“Our study offers fine-grained insight into existing knowledge of the enhancement of natural environments through the experimental design and the multiple outcome measures,” Choe says. “The findings we gathered could help healthcare practitioners to carefully choose suitable locations for intervention delivery and to develop new wellbeing interventions involving natural environments.”

Overall, participants who completed the MBSR training in a natural environment reported significantly greater improvements in both mental health and general wellbeing throughout the course of the six-week training. Moreover, these improvements appeared to be sustained even after one month after the program’s completion.

The results gathered by Choe and her colleagues could have numerous interesting implications. Most notably, they highlights the value of outdoor natural environments as settings for the MBSR program and thus potentially also for other mindfulness-based therapeutic interventions.

So far, we only focused on MBSR, but more studies on the value of natural environments as settings for a wider range of health care programmes could encourage the NHS and other statutory providers to develop more effective interventions with local natural environments,” Choe says. “On a broader level, our work may also suggest that national or local government planning departments and land-use developers should consider the mental health and wellbeing of residents when designing neighbourhoods.”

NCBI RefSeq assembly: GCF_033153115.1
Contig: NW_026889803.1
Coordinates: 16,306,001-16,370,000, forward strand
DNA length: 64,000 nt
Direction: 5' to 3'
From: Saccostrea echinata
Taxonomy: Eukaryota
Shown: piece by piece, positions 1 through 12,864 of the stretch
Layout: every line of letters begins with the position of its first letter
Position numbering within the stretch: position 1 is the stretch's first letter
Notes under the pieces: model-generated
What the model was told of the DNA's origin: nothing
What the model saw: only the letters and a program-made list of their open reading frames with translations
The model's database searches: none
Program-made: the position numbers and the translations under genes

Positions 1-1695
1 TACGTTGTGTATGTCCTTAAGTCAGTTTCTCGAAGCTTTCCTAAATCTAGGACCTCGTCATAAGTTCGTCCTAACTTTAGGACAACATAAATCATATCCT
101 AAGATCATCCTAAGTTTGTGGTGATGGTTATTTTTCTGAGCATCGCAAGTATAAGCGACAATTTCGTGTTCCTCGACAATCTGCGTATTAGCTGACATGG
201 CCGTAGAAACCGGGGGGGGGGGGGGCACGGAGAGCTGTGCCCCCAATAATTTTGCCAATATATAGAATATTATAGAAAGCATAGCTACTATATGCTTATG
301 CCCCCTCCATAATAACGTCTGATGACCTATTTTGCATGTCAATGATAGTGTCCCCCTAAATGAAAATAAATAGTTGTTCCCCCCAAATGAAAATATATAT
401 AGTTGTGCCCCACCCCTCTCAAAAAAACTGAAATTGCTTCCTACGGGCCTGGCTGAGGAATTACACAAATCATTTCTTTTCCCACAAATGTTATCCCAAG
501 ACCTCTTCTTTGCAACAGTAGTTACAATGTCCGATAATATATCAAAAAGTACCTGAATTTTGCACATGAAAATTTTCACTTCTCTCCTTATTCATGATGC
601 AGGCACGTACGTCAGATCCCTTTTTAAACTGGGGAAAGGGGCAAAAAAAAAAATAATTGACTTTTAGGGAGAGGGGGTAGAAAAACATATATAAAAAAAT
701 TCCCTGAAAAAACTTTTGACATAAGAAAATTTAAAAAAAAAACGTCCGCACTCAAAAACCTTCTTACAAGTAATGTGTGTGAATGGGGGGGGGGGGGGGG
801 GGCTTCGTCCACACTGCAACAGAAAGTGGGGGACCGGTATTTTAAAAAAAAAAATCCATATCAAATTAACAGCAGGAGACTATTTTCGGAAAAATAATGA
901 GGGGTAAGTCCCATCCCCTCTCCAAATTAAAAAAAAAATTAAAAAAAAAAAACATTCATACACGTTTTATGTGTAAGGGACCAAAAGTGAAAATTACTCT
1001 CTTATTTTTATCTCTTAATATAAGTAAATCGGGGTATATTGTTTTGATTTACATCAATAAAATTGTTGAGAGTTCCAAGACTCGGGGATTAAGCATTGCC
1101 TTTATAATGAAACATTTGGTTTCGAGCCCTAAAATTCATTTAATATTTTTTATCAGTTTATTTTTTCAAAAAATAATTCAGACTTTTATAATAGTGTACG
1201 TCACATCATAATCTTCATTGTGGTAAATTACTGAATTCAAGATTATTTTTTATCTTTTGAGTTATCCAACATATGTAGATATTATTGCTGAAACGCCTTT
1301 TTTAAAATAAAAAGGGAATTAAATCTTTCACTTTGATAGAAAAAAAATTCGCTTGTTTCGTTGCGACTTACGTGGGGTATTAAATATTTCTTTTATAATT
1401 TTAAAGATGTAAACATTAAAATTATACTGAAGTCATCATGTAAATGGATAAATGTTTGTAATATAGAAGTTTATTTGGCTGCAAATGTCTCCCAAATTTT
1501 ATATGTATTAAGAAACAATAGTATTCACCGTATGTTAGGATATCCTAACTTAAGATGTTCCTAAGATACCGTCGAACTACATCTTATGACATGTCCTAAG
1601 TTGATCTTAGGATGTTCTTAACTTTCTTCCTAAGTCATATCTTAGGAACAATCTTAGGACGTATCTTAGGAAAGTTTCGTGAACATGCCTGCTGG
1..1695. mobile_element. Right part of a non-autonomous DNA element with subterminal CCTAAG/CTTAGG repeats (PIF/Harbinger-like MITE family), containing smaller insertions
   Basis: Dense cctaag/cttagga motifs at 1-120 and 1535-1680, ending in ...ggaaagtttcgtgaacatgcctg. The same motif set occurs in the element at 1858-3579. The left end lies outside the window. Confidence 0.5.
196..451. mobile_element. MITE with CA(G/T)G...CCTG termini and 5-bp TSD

While many meditation retreats and stress reduction programs take place in natural environments, most MBSR programs for improving people’s mental health are still delivered in healthcare facilities. This team of researchers was among the first to assess the benefits of delivering MBSR in natural outdoor settings and their findings suggest that such settings could actually enhance the effectiveness of the program.

However, as their study was carried out with a relatively small sample of participants, further studies with larger samples may be needed to confirm the validity of these initial results. Meanwhile, Choe has also started conducting studies exploring the differences in the effects of mindfulness-based practices conducted in real and simulated natural settings.

“My further studies could provide encouragement for the development and use of simulated natural environments to help with the life experiences of various ‘at risk’ groups, such as care home residents, the mentally ill and those with disabilities,” Choe adds.

In the future, studies like those conducted by Choe could significantly broaden the current understanding of how specific environments might affect therapeutic programs. This could ultimately lead to the development of mental health interventions that are further enhanced by the places or settings they are implemented in.

“Traditional approaches for evaluating health care interventions have focused on their effectiveness alone and overlooked the impact of the place where they are carried out,” Choe says. “I also believe that future studies should take a broader perspective evaluation across disciplines, involving researchers, practitioner and policy makers.”

Image Caption:
Doing MBSR in the park, Sheffield (MBSR teacher, Rosalind Hoyes, with participants). Credit: University of Sheffield.